New foundation seeks to help LGBT rights movement in Poland

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Anja Rubik

FILE – In this Friday, May 17, 2019 file photo, model Anja Rubik poses for photographers at the 72nd international film festival, Cannes, southern France. A Nobel laureate, a Netflix star and a fashion model are among the board members who helped launch an initiative Tuesday, June 1, 2021 to raise money for LGBT rights groups in Poland, where gay men, lesbians, and bisexual and transgender people face a backlash from the country’s conservative government and Catholic Church. “We can’t count on aid from within the country,” said model Anja Rubik, who is one of the board members. (AP Photo/Petros Giannakouris, file)

WARSAW, Poland (AP) — A Nobel laureate, a Netflix star and a fashion model are among the board members who helped launch an initiative Tuesday to raise money for LGBT rights groups in Poland, where gay men, lesbians, and bisexual and transgender people face a backlash from the country’s conservative government and Catholic Church.

The Equaversity Foundation plans to seek international donations to fund organizations working on the ground in Poland. Activists with the foundation say the help is needed to counter homophobic rhetoric from the highest levels of Poland’s government and from Catholic leaders.

“We can’t count on aid from within the country,” said model Anja Rubik, who is one of the board members.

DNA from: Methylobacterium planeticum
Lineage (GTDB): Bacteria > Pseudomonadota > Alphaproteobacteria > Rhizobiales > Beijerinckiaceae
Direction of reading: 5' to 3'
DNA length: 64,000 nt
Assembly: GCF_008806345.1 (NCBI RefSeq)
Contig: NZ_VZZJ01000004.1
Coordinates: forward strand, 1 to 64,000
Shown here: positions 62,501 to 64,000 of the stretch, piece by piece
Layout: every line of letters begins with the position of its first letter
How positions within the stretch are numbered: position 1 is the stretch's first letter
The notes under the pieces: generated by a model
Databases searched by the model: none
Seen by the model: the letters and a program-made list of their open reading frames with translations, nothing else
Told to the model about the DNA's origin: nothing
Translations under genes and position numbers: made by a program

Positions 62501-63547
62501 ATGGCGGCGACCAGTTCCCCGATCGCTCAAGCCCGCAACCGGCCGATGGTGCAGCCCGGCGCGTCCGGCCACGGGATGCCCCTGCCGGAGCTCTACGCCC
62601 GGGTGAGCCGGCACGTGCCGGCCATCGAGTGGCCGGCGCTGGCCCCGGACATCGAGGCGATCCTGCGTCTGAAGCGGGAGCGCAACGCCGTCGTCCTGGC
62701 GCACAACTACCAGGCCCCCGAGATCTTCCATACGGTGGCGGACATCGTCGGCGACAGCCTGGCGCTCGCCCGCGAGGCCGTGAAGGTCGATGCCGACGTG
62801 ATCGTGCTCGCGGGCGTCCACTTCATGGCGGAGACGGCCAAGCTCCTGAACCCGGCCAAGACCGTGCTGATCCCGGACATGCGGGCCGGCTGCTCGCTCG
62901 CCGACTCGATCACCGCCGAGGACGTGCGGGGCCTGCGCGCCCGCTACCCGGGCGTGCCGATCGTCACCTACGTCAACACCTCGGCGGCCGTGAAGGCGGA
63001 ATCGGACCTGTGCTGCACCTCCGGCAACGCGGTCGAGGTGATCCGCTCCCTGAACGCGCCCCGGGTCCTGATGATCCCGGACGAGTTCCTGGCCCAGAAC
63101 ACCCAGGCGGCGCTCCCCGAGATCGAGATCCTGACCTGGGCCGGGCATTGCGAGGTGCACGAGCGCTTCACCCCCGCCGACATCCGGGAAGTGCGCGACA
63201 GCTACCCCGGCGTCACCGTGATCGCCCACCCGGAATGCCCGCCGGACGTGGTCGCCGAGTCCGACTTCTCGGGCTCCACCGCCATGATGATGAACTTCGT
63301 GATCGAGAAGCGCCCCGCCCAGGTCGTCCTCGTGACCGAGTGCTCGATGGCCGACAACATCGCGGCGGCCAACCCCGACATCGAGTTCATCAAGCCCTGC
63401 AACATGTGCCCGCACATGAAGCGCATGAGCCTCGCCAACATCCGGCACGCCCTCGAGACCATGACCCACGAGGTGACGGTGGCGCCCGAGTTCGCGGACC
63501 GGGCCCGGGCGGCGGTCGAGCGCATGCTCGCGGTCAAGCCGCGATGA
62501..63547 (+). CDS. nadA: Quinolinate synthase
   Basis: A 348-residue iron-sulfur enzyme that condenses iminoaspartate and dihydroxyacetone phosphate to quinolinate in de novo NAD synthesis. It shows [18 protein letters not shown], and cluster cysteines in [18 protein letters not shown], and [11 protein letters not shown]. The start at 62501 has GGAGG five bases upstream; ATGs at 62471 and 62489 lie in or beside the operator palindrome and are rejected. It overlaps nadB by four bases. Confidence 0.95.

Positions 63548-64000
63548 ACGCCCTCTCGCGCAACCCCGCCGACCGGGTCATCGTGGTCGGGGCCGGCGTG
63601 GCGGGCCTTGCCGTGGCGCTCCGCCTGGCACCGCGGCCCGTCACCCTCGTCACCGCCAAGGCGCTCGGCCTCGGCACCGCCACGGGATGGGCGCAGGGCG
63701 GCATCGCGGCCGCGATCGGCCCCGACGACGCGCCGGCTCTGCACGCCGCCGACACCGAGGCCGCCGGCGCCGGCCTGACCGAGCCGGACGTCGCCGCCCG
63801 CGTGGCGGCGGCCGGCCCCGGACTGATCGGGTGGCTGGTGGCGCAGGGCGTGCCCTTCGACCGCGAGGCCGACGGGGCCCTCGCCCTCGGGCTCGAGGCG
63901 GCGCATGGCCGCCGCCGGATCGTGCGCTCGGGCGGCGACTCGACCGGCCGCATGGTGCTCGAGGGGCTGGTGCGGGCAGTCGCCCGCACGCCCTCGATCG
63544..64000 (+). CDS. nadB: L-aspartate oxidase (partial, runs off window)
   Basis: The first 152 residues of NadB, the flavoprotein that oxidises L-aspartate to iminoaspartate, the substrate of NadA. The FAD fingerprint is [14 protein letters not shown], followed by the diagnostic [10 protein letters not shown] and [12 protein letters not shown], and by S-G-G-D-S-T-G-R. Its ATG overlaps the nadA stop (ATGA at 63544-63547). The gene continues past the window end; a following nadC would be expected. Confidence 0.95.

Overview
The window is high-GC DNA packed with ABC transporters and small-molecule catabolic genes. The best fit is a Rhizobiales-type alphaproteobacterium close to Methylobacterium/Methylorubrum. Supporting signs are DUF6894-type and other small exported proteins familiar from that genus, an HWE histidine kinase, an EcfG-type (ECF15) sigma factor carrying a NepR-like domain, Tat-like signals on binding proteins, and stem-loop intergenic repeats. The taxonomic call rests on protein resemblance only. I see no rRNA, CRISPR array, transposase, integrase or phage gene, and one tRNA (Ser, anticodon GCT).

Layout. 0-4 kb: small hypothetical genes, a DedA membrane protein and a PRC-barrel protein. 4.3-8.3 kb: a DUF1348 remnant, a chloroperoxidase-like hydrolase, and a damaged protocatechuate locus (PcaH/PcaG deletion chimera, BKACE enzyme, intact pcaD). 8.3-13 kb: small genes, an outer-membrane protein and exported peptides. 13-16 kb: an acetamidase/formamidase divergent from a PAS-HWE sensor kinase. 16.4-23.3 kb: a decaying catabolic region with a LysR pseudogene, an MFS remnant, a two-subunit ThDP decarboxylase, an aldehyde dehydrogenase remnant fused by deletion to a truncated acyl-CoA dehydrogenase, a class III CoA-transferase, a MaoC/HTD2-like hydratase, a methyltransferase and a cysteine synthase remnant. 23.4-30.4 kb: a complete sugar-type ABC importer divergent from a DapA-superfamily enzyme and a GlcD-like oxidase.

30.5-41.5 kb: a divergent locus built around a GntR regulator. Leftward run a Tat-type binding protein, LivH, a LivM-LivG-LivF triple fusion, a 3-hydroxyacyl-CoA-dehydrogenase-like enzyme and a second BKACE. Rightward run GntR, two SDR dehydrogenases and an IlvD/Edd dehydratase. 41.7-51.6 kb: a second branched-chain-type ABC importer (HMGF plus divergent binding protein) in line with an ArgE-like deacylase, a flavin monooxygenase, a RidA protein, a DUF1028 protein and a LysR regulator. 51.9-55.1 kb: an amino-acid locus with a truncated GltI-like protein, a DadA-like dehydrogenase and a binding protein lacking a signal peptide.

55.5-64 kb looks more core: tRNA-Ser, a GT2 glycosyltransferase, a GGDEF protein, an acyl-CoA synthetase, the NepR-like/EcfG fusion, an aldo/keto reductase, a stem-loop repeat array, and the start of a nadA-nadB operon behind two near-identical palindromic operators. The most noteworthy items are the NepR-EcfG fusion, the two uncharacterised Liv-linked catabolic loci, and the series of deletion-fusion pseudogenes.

Along with Rubik, the foundation’s board includes Nobel-winning Polish writer Olga Tokarczuk, film director Agnieszka Holland and Antoni Porowski, a Polish-Canadian cook who is one of the stars of the Netflix show “Queer Eye.”

During an online conference Tuesday, several initiators described the new foundation as a way to push back against a rising tide of anti-LGBT discrimination that they view as part of a wider assault on democratic values in Poland, a nation wedged between Western Europe and eastern autocracies.

Polish President Andrzej Duda said last year while running for reelection that the term “LGBT” is “not people” but an “ideology” more dangerous than communism. The country’s education minister has said LGBT people are not equal to “normal people.”

Meanwhile, Catholic Church leaders have also used the term “rainbow plague” to describe the movement for greater rights for lesbians, gays, bisexual and transgender people.

The atmosphere has led some LGBT people to leave the country. Equaversity board member Holland said that 70% of LGBT youth in Poland have suicidal thoughts.

“We just have to fight for their lives,” she said.

Sebastian Hejnowski, a public relations professional who is part of the foundation’s management, said he sees a standoff in Poland between conservative forces and a new generation of young people who favor acceptance of sexual minorities.

He said that unlike Russia, where LGBT rights have been severely curtailed and there is little chance of progress in the near future, Poland could still choose a different path.

“People should support Poland because there is a clear chance to win this fight in Poland,” Hejnowski said.

Among the designated to receive the funds are Campaign Against Homophobia, the Love Does Not Exclude Association and the Polish Association of Anti-Discriminatory Law.

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